Sitting at the heart of “Passwords,” the newest and by far most pop-infatuated album yet by Dawes, is a tune called “Feed the Fire.” It sweeps along with a light, summery guitar shimmer that quickly blooms into a neo-dance groove. The sound is light years removed from the Laurel Canyon folk-rock Taylor Goldsmith and company fashioned on the debut Dawes album just under a decade ago.
What emerges from there are quixotic and almost contradictory images that play into modern day mythmaking.
“Working for attention that I eventually resent,” Goldsmith sings amid the infectious pop sheen in a hushed, confessional tone that proves to be his favored singing stance for the entire album. “Trying to ignore some of the darker implications of smiling for the camera when my head’s in wet cement.”
A detour into trippier pop turf courtesy of a sitar solo then sets us up for the big fall, the collapse of a house-of-cards profile built on an already tenuous foundation of glamour and grandeur.
“How could I look so perfect on the screen and so awful in the mirror?”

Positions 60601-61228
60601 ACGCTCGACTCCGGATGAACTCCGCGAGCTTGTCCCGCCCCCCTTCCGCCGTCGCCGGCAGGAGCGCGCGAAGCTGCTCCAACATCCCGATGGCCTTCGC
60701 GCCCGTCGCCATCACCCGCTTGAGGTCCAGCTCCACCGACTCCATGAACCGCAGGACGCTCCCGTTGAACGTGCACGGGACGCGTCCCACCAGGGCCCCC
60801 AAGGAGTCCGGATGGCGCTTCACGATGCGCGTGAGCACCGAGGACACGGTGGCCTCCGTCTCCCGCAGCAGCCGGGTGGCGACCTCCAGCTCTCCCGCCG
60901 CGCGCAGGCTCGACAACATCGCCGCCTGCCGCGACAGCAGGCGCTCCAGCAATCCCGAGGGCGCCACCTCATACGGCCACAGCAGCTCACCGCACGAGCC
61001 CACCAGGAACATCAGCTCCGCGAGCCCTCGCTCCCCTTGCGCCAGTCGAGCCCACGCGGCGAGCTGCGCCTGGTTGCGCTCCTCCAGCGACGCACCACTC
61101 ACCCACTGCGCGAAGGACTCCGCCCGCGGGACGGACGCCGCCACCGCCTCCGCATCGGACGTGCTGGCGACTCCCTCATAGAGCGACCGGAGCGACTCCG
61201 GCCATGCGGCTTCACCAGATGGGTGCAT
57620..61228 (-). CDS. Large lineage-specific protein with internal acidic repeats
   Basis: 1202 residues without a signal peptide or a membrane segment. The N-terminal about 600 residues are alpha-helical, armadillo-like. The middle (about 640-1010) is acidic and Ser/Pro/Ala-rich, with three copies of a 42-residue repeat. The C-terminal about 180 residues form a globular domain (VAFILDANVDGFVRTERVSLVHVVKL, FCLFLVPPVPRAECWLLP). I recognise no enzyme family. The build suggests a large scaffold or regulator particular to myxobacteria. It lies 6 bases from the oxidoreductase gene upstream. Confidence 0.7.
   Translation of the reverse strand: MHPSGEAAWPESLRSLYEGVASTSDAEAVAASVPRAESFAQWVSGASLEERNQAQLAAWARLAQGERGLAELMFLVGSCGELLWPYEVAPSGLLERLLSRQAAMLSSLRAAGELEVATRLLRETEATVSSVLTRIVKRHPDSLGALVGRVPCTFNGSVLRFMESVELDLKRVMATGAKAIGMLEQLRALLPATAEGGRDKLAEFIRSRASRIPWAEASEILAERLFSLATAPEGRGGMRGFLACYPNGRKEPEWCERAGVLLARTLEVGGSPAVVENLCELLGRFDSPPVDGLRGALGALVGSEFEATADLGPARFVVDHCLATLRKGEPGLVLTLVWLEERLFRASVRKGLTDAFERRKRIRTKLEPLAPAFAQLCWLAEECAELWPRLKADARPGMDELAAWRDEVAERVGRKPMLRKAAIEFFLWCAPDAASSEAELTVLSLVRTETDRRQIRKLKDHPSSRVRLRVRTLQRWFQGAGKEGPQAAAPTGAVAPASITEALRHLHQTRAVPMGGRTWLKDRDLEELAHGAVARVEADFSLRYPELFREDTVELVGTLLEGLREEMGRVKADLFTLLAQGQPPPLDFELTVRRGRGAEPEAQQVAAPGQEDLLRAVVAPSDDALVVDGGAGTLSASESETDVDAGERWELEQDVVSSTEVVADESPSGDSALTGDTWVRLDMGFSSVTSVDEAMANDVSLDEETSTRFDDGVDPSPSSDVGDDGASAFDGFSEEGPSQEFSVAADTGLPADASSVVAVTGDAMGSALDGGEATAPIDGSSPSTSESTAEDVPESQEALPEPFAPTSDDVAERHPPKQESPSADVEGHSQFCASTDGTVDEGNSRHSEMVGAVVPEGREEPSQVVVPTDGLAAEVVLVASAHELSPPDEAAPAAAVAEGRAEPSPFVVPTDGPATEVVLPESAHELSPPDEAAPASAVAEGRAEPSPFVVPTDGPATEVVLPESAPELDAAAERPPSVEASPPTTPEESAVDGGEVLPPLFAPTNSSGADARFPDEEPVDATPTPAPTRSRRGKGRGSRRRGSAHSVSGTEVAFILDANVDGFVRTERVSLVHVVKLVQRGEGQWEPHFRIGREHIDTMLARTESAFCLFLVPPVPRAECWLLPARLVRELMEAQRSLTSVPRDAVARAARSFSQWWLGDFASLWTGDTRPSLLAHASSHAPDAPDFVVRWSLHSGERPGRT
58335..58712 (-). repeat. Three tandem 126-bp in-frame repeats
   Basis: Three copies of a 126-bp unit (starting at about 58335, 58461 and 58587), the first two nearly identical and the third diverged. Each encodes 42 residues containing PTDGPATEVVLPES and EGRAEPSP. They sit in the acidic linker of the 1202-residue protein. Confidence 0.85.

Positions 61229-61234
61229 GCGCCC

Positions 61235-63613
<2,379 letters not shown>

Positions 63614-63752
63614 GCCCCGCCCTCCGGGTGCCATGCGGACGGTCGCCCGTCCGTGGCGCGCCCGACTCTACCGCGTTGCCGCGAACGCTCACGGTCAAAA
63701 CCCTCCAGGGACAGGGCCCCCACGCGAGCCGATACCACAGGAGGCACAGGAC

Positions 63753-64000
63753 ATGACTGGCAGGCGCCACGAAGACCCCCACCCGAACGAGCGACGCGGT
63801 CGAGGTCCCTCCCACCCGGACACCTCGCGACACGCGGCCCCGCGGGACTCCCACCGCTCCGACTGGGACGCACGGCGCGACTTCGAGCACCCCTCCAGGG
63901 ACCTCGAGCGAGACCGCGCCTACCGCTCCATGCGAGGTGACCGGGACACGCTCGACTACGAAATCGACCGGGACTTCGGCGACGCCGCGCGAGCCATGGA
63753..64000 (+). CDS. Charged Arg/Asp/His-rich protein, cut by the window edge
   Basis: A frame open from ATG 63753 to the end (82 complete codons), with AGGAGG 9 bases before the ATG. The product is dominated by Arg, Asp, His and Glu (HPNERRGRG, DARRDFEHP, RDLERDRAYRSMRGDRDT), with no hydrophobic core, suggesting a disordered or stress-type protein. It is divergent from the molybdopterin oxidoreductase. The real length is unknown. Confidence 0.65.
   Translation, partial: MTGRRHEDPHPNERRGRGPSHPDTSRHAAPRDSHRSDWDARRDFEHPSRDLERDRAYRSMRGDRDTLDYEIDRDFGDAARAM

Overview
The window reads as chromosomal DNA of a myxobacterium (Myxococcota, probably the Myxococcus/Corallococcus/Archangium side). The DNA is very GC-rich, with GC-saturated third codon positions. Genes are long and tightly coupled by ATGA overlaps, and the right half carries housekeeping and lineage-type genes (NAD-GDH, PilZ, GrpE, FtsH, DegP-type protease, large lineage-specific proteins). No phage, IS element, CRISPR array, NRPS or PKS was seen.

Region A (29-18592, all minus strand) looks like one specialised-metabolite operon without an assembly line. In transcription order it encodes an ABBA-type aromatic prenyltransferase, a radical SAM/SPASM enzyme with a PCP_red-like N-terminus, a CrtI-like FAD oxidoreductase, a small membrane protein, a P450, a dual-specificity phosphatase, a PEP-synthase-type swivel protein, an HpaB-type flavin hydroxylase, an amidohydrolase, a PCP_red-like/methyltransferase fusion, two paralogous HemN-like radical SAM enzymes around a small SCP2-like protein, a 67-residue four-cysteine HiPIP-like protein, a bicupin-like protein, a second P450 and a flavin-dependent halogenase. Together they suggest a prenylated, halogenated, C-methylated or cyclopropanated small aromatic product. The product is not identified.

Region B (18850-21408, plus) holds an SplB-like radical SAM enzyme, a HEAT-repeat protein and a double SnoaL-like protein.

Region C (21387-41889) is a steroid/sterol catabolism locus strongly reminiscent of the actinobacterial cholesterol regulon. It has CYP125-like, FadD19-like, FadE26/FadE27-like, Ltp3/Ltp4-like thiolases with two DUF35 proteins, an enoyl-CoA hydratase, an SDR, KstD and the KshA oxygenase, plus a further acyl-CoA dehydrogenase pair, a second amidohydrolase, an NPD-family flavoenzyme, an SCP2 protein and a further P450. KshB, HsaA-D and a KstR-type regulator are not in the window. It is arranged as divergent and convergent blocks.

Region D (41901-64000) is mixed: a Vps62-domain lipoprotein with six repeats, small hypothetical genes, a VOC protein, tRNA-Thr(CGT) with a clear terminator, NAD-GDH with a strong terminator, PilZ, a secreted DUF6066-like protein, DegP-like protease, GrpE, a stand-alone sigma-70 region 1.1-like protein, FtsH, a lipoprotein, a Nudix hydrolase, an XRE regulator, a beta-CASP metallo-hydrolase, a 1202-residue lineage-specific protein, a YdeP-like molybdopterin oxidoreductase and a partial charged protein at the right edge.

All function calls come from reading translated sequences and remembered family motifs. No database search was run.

Much of “Passwords” is fascinated with a soothing sense of pop appeal masking a more personal sense of incompleteness. In terms of the pop design, the most immediate parallel to be made within most of these new songs is to the early music of Bruce Hornsby.
Specifically, Dawes’ folkie heritage gives way to atmospherics that place piano on top orchestrated synths. You hear it at once within “I Can’t Love,” a tune also reminiscent of Hornsby’s coy wistfulness. The song’s chorus of “I can’t love you anymore” seems intent on being taken literally as a poetic parting shot. Then, just as the story’s romance is about to surrender to finality, he defuses the turmoil by tacking on a four word embellishment — “… than I do now.”
Little is obvious within “Passwords.” On “Telescope,” another percolating pop beat shadows the story of a 10 year old boy seeking companionship from an absent father “drunk on his own destiny.” Earlier, on “Crack the Case,” Goldsmith practically whispers over the synth/piano cool a story that strives for empathy (“It’s really hard to hate anyone when you know what they’ve been through, once they’ve given you a taste”). And for a brief reprieve from the pop parade, there is the world weary album opener “Living in the Future,” which is steeped in Neil Young and Crazy Horse-style power chords and an underlying sense of paranoia.
For all of its inner unrest, “Passwords” still works as a great summer listen. Aside from the Hornsby accents, the stylistic reach runs from the Beach Boys to comparative obscurities like World Party. But Dawes really gets to work when Goldsmith pulls back the curtains to let loose a few of the demons at work in the engine room.